The secrets of your failure.

I don’t give relationship advice. It’s not that I don’t care, or that it’s beneath me. It’s just that if you want to replicate my relationship history, all you have to do is take a choo choo train and cram it with hippos. Then crash the train down a hillside, and slaughter all the survivors with a chainsaw. Setting fire to the remains is optional.

I don’t give relationship advice because I’ve been demonstrably unable to get into and maintain a functional, healthy, happy relationship. I know there are celibate priests running marriage counselling sessions, but at least they’re following official guidelines. I’ve only got the contents of my head to pass around, and they’re clearly not useful in this setting. It’s true that I can talk to people about a zillion ways to do things wrong… but I can’t tell them how to do anything right. If I knew, I’d be out there doing it.

Yet people ask me questions on this theme relatively frequently, and when I explain why I can’t help them they are even more insistent that I can and should because “I can understand the problem.” And yes, maybe I can. I can understand all kinds of problems. But if I don’t have the knowledge and skills to solve them, what good does it do?

Meanwhile, in another corner of the interwebz, a young friend of mine has just successfully kicked her social anxiety in the teeth. She kicked it so hard it’s gonna stay kicked. Her original prospects weren’t good. She could easily have become a recluse in her parents’ house; but she didn’t. She set her eyes on a goal and fought like hell towards it, regardless of how scary and hopeless and just plain awful it all felt. She’s a “ten years overnight success story,” because she worked long and hard to get where she is and for the longest time it didn’t look like she was making much progress. From the outside, her progress looked very much like “crawl, crawl, crawl, crawl,walk, walk, runJUMP!” It’s beautiful to see.

She’s still working at various bits and bobs, but her head is firmly above the water now. Everything is becoming exponentially easier. She’s doing so good, and she’s feeling so great, and she’d like to turn back to the people she met when she wasn’t doing well at all and who are still suffering. She’d like to tell them that there’s a light at the end of the tunnel. She’d like to tell them that the work is hard and often feels hopeless, but the more you push, the lighter the load gets. She’d like to give hope, if not practical advice – although she could give some of that, too, if only people were willing to listen. But what she’s finding is that they’re not.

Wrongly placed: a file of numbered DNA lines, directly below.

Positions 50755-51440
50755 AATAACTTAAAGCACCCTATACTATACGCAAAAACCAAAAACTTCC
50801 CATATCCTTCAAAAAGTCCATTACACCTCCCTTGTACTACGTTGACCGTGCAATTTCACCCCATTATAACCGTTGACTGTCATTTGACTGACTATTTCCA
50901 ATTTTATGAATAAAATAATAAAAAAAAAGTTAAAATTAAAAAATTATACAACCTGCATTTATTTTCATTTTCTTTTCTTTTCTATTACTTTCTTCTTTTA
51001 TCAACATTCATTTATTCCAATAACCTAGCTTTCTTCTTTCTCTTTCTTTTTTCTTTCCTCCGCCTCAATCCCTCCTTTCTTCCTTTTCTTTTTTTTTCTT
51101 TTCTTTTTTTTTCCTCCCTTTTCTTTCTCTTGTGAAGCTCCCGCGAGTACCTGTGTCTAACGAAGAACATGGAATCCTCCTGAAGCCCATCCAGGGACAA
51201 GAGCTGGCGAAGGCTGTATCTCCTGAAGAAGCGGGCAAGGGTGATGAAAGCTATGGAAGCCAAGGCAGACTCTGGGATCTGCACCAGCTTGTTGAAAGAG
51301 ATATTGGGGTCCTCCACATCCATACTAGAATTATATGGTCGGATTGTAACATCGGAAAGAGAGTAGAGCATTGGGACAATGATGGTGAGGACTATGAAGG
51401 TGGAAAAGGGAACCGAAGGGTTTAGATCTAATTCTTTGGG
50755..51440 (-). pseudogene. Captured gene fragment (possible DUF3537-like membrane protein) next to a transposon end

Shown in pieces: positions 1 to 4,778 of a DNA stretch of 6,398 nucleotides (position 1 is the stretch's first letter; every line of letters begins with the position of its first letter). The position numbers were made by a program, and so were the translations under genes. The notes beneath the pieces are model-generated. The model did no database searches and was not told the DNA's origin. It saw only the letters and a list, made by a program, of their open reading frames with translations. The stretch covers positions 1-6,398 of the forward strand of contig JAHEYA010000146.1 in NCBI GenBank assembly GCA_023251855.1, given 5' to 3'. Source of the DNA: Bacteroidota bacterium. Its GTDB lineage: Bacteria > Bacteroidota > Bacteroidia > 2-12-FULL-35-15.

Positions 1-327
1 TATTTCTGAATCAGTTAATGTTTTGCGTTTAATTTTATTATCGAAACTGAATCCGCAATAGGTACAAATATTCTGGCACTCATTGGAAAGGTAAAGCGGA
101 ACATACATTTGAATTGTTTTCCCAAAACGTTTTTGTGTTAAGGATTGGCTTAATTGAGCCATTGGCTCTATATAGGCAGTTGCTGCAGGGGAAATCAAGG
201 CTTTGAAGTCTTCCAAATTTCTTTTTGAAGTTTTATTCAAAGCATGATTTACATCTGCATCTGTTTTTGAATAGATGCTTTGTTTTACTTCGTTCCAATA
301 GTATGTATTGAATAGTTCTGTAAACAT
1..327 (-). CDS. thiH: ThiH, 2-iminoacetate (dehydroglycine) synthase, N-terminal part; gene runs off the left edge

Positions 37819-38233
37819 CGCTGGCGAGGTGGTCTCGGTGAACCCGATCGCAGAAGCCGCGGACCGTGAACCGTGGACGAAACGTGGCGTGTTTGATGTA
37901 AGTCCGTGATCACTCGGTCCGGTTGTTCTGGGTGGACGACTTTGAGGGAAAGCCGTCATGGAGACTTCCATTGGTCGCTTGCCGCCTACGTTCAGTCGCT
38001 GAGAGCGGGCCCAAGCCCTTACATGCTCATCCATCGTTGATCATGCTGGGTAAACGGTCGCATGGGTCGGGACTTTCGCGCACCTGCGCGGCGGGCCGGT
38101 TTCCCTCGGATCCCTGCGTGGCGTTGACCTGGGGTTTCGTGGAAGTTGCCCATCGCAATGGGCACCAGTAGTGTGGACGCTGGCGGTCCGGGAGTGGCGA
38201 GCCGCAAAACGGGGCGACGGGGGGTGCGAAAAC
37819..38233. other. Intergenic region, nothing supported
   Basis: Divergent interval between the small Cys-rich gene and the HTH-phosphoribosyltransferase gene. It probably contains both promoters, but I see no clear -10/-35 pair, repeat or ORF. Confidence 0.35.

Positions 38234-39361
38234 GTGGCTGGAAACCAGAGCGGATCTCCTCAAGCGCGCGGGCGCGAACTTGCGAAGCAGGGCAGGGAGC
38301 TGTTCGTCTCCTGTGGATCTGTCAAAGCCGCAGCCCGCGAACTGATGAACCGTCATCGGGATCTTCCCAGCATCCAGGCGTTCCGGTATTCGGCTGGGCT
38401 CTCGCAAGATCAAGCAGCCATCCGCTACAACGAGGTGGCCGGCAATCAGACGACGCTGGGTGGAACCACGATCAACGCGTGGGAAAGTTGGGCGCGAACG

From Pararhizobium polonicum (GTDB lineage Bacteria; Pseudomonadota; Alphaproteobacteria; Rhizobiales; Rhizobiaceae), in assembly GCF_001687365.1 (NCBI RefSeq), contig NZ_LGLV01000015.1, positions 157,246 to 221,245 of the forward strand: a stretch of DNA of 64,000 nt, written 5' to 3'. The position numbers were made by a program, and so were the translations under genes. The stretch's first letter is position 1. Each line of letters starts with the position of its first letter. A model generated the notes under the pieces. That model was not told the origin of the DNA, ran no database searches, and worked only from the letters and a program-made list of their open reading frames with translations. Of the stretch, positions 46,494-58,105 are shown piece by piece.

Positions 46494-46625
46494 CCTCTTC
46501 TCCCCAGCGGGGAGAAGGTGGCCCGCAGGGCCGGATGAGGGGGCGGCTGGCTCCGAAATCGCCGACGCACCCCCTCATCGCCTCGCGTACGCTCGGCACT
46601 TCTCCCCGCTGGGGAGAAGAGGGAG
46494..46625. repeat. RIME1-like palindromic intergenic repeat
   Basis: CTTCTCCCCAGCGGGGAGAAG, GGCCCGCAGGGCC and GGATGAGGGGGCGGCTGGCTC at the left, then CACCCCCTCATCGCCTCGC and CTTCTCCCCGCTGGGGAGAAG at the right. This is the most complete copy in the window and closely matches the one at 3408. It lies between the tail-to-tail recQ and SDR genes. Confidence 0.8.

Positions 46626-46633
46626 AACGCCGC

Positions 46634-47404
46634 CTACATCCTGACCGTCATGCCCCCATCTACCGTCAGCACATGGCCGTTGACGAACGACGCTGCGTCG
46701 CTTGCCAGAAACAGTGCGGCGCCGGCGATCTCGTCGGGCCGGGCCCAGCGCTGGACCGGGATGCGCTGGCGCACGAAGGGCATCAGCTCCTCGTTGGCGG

The fact that she solved her problem is considered a sign that she never had it, or that she didn’t have it “bad enough.” She can’t possibly understand the problem because she’s overcome it. All of her experience is being discounted precisely because it worked.

All of this baffles me. I can’t imagine that humanity always functioned thusly. “Hi, fellow Paleolithic human! You appear to be grossly ineffectual at hunting, same as me! Please, would you be so kind as to share the secrets of your failure?” “Hey, it looks like your triangular wheel doesn’t work very well. My square one is useless, too! That jerk over there, with his round wheel…. he just doesn’t get it, d00d.” Seriously, there’s no way we got to where we are as a species by taking advice from turkeys. So what the hell happened, and why? How did we get to a place where we’d rather listen to other failures than imitate success?




2 thoughts on “The secrets of your failure.

  1. I like to listen to all aspects of the human condition. However, hearing failures — it’s nice to know I’m not alone in the struggle. A person who has a deep understanding of the problem is closer to a solution and has more wisdom about it than a person who doesn’t have a clue. Learning about what doesn’t work is just as valuable as what does. The secrets of one person’s success isn’t going to match exactly up with the next person anyway. The context and variables for their problem are all different: different personalities and history, different cultural context, different timing, etc, etc. I usually find it an honor that someone wants to share their troubles with me or that they are interested in mine. To me, it means that they see me as a safe place to land, and that they see their situation as even a little bit hopeful. They are not giving up yet and they are searching…


    • Yes to everything, particularly the connection aspect of talking to like-minded (or like-troubled) folks. I think a lot of people’s problems stem from the fact that they think they’re especially affected and beating themselves up for it, or trying to reinvent the wheel, or kicking themselves from having “normal” human reactions to a situation.

      The only bit I’m really not sure about is the “A person who has a deep understanding of the problem is closer to a solution and has more wisdom about it than a person who doesn’t have a clue.” For me, for this and all other subjects, if I had a solution I’d bloody well implement it. If I have a solution and I can’t/won’t implement it, that’d suggest that I have another layer of problems I need to be dealing with. But I can understand a gazillion ways to do things wrong without it proving that I know even a single way of doing them right.


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